I have had a good career so far. I picked opportunities that came my way and made the most of it. I was never a planner. Now my boss asks me 'what would I like to do next?' I am stumped. I have never thought about having an intention and working towards it. I flew with the wind and now I need to create a boat & sail towards something.
That's the story of some executives who came to explore 'what they need to do next' through coaching.
In a world that values "knowing", "not knowing" what to do next may appear scary. Our conditional upbringing (of always knowing what is the next step: study-work-have a family. etc.) makes matters worse.
Fear created anxiety is quite common. Then comes 'guilt' - self-criticism about not being good enough to know. This is exasperated by age (40+) as well.
A liminal space is a space of transition into something new that's not yet there.
Inspite of being an uncomfortable space to be in, it can work wonders for learning & growth.
What is needed to make the most of being clueless? The simple answer to that question is: the ability to be in this liminal space despite the discomfort. What can increase this ability?
Remember the time you learnt a new skill - cycling, swimming, singing etc. When you started learning - it looked like doom's day? You didnt know where you were headed. All you were doing was what was needed at the moment?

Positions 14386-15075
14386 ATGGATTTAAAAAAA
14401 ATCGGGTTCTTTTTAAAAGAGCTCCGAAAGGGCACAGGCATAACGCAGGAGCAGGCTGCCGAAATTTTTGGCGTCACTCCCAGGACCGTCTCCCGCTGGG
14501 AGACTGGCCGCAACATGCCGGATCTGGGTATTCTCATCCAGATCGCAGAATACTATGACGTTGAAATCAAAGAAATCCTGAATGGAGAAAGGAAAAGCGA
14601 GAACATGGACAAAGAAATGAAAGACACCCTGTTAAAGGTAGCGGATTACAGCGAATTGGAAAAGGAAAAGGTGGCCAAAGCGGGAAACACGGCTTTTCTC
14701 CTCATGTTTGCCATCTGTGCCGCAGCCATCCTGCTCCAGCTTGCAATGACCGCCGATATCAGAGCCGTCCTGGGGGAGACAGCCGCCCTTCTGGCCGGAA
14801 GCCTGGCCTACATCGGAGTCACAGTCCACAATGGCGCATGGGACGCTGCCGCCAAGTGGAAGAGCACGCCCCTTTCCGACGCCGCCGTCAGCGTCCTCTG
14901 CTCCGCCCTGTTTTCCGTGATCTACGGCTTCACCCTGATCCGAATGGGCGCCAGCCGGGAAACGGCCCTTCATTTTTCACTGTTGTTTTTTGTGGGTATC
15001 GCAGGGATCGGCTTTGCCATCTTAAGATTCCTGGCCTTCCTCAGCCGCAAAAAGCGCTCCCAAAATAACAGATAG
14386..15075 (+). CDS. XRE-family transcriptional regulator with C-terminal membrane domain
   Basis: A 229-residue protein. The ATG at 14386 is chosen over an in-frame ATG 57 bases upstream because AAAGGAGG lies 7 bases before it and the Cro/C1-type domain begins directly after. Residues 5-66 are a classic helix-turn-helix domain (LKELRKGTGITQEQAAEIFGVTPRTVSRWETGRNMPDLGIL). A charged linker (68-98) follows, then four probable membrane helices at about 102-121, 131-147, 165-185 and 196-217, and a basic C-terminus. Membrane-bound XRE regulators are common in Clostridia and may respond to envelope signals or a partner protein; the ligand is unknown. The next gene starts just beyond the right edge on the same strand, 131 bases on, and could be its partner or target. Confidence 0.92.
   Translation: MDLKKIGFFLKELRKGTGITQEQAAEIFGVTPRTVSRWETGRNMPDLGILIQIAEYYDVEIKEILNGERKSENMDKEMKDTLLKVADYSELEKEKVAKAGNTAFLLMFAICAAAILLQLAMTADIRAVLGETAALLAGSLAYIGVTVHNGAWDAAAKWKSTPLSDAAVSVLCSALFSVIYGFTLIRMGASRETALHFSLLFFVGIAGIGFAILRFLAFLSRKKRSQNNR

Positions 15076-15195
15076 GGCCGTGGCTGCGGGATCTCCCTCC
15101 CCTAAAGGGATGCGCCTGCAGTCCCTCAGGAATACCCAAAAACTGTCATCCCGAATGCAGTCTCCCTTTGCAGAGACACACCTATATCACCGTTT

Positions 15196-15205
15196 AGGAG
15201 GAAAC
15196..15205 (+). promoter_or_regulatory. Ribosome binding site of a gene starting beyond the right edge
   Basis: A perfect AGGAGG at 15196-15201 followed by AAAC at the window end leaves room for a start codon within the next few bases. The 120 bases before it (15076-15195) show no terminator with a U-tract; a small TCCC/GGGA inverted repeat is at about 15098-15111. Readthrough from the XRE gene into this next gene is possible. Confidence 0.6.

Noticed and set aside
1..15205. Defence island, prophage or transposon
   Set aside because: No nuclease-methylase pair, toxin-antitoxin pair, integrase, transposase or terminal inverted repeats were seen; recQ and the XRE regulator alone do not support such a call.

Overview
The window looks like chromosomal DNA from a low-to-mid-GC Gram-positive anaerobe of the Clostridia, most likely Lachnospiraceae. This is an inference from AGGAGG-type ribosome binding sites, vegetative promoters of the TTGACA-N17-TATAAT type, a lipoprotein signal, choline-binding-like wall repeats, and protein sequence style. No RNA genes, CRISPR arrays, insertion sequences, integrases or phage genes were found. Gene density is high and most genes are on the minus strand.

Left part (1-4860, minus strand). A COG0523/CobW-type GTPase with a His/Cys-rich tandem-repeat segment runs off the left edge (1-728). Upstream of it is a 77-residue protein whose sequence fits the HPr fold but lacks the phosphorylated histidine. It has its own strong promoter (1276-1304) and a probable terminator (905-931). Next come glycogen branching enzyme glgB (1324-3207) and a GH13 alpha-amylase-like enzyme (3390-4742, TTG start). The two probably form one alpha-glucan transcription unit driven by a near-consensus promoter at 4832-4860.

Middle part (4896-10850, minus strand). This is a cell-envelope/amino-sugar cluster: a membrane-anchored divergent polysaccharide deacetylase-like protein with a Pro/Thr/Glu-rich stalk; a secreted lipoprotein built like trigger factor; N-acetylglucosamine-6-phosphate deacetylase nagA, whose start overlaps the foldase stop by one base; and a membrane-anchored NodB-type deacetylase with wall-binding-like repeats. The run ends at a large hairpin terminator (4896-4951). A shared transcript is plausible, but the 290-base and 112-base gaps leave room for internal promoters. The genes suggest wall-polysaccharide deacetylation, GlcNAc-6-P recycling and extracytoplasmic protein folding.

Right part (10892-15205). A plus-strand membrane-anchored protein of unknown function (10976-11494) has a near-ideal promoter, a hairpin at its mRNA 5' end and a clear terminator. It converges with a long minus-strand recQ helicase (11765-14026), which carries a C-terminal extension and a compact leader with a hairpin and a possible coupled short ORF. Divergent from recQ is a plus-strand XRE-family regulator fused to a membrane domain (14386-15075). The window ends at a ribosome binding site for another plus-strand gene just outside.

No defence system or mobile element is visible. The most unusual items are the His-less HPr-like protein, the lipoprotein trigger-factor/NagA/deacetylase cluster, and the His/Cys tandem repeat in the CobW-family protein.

A beginner's mind is a mind without expectations. Its a mind that can look at things as if you are seeing it for the first time.
When you be in this state in a liminal space - it can lead into infinite possibilities. It helps for the future to emerge.
Any inward focussed practice like Yoga, meditation, Zazen, Taichi can help you lose the baggage and be in the space with the "beginner's mind."
A child exploring a new toy places its complete attention on the toy. It is willing to just play with it the way it is. There is no right way, no wrong way. There is only the "play" way filled with curiosity.
I have no special talent. I am only passionately curious.
~ Albert Einstein.
Curiosity in the liminal space helps in discovery. It helps enjoy the process than dread it.
It brings focus on the "means" than the end. It brings fun to not knowing. If we knew everything, won't life be boring?
3. Larger purpose
If you have an idea of a larger purpose, it allows for the the uncertainty of the now.
So take a look at your life and not just your career. Reflect on your strengths and what it can create for elements beyond you. Once your needs are taken care of, catapult your thinking to serve beyond you.
What this would do is to make your career next just a step in the overall journey and remove the risk of perceiving the next step as "do or die" step. This not only removes fear but also creates motivation to march with enthusiasm.
What helps you when you are clueless?